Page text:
Tim Shaw, VASCO Channel Sales Manager for the UK and Ireland, explains to PITR why two-factor authentication helps dealers
differentiate their business and add value to their offering
PITR: Why does two-factor authentication present a strong opportunity for the channel?
Tim Shaw (TS): Despite many high profile global security breaches, the truth is that in many medium-sized businesses, remote access to the corporate network is not adequately secured. Nor are critical data assets protected against unauthorised access.
Talking about securing printers and MFPs opens the door to a much broader discussion about network security as a whole and the role that two-factor authentication solutions can play in keeping a business’ entire network (not just the peripheral devices connected to it) secure.
For dealers to demonstrate how they can help customers plug a still sizeable security gap is a conversation well worth having. If we look at the IT security systems of SMEs, a typical picture emerges: firewalls and anti-virus software are installed to prevent unauthorised access to the corporate network and to prevent data theft; but little or no thought is given to securing remote access to the network by staff, partners or customers in order to protect data on the network. How can they know for sure that someone accessing the network is who they claim to be? It’s because they can’t always validate who is trying to get onto the network that we see, almost on a daily basis, reports of successful attacks on companies’ databases. And these are increasing, rather than decreasing.
PITR: Surely companies are already doing all they can to protect themselves?
TS: They think they are. But there is an imbalance in the level of protection afforded to physical assets and to confidential data. Take access control to a building. Verification can take many forms, from surveillance cameras to ID cards, to ensure that only people with the right permissions can enter the grounds or specific areas of a site. Yet, for critical information systems, more often than not, a simple and easily guessable password is all that’s needed to gain access to the company’s lifeblood, its business critical data and confidential information.
What makes this scenario even more exasperating is that it has been known for decades that passwords are not resilient and offer ineffective protection against a determined hacker. And the more valuable the data, the more determined the hacker.
PITR: Is two-factor authentication complex to deploy and use?
TS: That assumption is what makes the above scenario even more frustrating. Incorporating two-factor authentication to protect data is not difficult, and the technology has proven to offer an exceptionally robust defence against potential security threats for many years now. The technology’s roots lie in the banking industry, one of the most heavily regulated and protected in the world, where security is absolutely fundamental.
Two-factor authentication successfully marries end user convenience with security. Anyone who conducts their banking online is already familiar with two-factor secure authentication from using a device provided by their bank. This provides them with a One-Time Password (OTP). There’s no real learning curve in rolling out a similar OTP solution for a workforce to use when accessing the network remotely.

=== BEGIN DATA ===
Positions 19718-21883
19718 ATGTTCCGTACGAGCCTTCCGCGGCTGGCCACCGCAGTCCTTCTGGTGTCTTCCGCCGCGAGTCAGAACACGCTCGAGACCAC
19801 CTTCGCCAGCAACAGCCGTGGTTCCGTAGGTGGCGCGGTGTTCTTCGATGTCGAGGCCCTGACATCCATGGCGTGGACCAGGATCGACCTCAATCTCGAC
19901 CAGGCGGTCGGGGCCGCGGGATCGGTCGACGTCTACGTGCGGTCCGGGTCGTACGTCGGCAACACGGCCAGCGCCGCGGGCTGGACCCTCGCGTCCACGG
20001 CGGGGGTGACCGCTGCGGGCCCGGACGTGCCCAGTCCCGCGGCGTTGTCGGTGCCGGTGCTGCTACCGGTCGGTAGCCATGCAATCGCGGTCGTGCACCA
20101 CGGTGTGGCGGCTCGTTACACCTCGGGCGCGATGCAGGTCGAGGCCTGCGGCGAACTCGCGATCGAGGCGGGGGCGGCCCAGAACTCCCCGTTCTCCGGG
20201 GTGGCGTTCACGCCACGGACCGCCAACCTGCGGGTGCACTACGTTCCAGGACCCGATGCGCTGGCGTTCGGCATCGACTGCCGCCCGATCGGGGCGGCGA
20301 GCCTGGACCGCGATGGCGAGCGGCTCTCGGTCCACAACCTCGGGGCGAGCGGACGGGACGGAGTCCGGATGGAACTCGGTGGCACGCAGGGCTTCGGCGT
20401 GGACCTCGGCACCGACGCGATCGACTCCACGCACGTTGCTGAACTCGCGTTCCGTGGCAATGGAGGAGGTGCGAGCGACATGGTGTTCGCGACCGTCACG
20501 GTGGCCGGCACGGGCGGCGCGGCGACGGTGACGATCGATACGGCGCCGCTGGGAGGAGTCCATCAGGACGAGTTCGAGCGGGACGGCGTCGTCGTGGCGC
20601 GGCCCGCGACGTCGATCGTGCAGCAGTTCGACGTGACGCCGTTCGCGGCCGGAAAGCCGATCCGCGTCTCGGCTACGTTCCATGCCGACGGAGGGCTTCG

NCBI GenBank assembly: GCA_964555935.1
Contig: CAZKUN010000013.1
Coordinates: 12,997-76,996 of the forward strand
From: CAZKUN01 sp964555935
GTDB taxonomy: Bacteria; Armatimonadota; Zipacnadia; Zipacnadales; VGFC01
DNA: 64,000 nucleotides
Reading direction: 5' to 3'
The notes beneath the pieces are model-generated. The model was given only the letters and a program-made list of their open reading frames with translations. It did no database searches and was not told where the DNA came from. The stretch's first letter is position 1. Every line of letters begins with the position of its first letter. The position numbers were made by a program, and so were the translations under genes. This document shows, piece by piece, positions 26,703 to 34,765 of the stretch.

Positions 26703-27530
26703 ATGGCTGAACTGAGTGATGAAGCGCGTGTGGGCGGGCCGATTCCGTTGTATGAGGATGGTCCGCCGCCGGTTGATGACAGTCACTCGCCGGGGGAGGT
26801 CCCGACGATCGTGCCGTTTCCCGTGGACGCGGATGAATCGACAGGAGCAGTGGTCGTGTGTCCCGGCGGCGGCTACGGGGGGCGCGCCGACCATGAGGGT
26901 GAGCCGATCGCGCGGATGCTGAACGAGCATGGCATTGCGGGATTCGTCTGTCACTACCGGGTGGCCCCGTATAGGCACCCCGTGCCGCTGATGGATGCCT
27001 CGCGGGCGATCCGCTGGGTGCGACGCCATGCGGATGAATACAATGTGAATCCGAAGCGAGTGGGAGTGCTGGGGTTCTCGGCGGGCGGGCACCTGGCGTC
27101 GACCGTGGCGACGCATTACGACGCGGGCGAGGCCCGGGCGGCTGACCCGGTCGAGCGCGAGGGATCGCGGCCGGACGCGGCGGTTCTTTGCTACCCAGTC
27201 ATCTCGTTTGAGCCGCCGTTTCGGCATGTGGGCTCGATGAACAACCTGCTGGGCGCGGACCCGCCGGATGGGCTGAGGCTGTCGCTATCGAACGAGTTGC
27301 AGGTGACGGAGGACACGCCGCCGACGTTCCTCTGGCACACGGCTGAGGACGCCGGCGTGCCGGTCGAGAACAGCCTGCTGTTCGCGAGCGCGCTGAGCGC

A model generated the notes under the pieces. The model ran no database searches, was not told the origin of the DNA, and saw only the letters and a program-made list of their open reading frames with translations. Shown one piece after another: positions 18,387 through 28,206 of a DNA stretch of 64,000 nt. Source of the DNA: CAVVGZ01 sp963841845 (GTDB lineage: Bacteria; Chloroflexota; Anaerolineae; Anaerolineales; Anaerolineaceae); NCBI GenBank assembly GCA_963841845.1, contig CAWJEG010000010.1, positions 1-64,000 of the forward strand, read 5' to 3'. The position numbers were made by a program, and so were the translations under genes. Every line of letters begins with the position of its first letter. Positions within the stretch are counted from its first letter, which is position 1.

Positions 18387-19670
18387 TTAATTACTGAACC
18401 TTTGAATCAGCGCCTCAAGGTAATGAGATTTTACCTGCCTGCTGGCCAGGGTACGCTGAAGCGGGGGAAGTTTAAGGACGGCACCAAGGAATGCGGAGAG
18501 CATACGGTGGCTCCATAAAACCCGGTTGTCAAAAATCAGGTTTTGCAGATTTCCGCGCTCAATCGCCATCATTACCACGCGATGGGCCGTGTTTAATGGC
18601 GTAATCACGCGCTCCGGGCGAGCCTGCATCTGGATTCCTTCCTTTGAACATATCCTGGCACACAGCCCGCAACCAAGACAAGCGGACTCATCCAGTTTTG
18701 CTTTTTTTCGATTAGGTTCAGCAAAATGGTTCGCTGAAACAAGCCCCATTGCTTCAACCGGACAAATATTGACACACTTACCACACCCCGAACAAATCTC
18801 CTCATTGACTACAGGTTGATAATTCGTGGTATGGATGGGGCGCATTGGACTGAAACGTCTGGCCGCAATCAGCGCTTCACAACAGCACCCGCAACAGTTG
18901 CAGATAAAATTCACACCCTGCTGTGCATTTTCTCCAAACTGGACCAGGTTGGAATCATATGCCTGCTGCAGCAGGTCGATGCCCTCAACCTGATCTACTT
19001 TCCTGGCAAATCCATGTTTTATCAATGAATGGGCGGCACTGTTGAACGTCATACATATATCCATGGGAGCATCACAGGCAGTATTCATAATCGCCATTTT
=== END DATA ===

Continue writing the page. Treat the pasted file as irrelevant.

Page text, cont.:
PITR: The market is awash with competing security products, so are margins tight?
TS: It is not the additional sales potential alone that makes two-factor authentication a compelling opportunity for dealers The margins are still significantly more rewarding than in many other areas, precisely because two-factor authentication is not yet a commodity business, especially for companies that already offer network peripheral devices. Offering strong authentication is an excellent addition to a dealer’s existing device portfolio and an opportunity to provide expertise and differentiate themselves from the competition.
PITR: Does the technology require dealers to learn a whole new skill set?
TS: From a technical perspective, strong two-factor authentication is now much easier to implement than many resellers and end users assume. There are relatively easy to implement solutions on the market that can be integrated with little effort into any existing application, no matter what data model or architecture it is based on. Solutions can be delivered with all the necessary hardware (e.g. servers) and software included and preconfigured.
An even easier sell is cloud-based authentication, which further simplifies the sale and management of two-factor authentication. Here, the effort is limited to integration into existing applications, with a dealer using either existing cloud offerings or a server to provide its own service to several customers. In both cases, the customer saves on investment and the hassle of internal maintenance and the dealer benefits from regular, stable and predictable revenues.
Secure two-factor authentication is an absolute business must-have. Yet, despite the ever-rising incidence of cyber-crime, its sales potential remains untapped. Introducing customers to two-factor authentication, when talking about device security, provides dealers with a differentiation that adds value and new revenue opportunities to their business.